In today’s healthcare environment, surgical procedures may be performed in a variety of different settings. Choosing between a surgery center and a hospital is a big decision for patients, and many factors come into play when determining which option is best. Surgery centers, also known as ambulatory surgery centers (ASCs), are licensed, freestanding outpatient facilities. These centers are often physician-owned, may specialize in certain procedure and are typically smaller than hospitals. Surgery centers have become increasingly prevalent, and more surgeries are being performed at such facilities, particularly because of advances in anesthesia that have increased the provision of ambulatory anesthesia services. Clinical advances in technology, financial incentives, and a greater demand for lower-cost and higher quality care have also contributed to the rise in surgery centers. The volume, age, and complexity of the outpatient surgical population has grown, and more patients are now facing the choice between different surgical settings .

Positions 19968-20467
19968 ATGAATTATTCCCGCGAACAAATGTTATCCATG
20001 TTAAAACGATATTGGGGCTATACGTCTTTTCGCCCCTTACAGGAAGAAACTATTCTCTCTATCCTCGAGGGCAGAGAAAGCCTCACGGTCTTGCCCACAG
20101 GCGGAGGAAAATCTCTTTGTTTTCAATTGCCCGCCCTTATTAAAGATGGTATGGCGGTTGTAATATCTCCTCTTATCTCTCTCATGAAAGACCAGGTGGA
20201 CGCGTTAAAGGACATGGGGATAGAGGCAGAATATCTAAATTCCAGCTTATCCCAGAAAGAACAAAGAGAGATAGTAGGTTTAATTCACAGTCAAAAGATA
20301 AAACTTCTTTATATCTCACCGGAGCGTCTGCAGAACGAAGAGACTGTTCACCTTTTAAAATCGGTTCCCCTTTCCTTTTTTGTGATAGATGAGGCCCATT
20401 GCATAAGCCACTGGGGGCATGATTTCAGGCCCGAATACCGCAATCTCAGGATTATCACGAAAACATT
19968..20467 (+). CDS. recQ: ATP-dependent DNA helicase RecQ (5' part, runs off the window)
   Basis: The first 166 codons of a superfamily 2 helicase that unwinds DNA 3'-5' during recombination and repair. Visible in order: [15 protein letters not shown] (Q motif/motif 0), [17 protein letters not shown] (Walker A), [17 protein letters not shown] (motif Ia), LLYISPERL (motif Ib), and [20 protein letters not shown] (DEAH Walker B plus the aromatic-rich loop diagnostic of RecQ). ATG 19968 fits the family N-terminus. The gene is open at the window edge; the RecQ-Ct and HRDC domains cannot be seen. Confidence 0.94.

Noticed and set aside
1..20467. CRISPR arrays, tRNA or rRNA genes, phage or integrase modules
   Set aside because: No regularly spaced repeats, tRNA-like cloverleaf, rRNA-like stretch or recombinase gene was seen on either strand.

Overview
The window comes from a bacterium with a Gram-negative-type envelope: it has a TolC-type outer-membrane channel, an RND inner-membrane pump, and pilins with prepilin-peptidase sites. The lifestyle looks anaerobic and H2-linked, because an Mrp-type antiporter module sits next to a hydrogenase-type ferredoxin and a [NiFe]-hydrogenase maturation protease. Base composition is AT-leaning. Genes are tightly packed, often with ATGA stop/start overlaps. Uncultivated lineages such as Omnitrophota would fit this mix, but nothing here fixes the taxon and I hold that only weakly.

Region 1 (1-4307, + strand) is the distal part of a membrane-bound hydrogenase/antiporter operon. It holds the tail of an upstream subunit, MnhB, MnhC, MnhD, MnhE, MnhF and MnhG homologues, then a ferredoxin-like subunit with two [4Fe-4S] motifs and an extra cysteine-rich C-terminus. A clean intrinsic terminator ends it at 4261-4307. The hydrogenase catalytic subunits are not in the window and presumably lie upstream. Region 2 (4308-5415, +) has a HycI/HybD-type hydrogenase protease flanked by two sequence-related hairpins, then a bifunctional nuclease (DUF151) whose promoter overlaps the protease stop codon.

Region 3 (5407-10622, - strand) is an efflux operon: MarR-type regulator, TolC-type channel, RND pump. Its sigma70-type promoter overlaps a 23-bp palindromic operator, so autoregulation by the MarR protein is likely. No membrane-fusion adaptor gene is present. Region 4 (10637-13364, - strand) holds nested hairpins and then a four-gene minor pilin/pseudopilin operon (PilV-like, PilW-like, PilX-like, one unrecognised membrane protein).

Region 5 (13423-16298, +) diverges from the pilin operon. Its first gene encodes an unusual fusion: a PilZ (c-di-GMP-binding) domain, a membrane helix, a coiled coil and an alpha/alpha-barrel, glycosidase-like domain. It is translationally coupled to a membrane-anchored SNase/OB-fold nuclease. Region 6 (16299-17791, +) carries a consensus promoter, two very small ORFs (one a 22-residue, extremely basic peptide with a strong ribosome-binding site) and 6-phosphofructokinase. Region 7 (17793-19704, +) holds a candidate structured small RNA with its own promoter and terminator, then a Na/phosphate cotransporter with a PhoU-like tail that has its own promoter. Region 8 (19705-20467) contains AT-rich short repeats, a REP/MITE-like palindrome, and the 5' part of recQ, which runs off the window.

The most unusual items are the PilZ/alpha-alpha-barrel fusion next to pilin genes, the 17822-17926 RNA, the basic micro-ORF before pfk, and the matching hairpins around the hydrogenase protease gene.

When deciding between a hospital or a surgery center, one must first determine that the patient’s case is appropriate for an ambulatory surgery setting. Unlike hospitals, surgery centers do not have various support departments such as MRI suites and ICUs, and there have been concerns in regards to their ability to handle major problems during surgery. Hospitals have more resources to manage complications, and patients are often transferred from a surgery center to the nearest hospital facility should complications arise during a procedure. Patient selection is essential to ensure safety in a surgery center, as not all patients are candidates for outpatient surgery. The procedure, personnel involved, patient’s medical status, and surgical setting all affect the patient selection process. Anesthesia also plays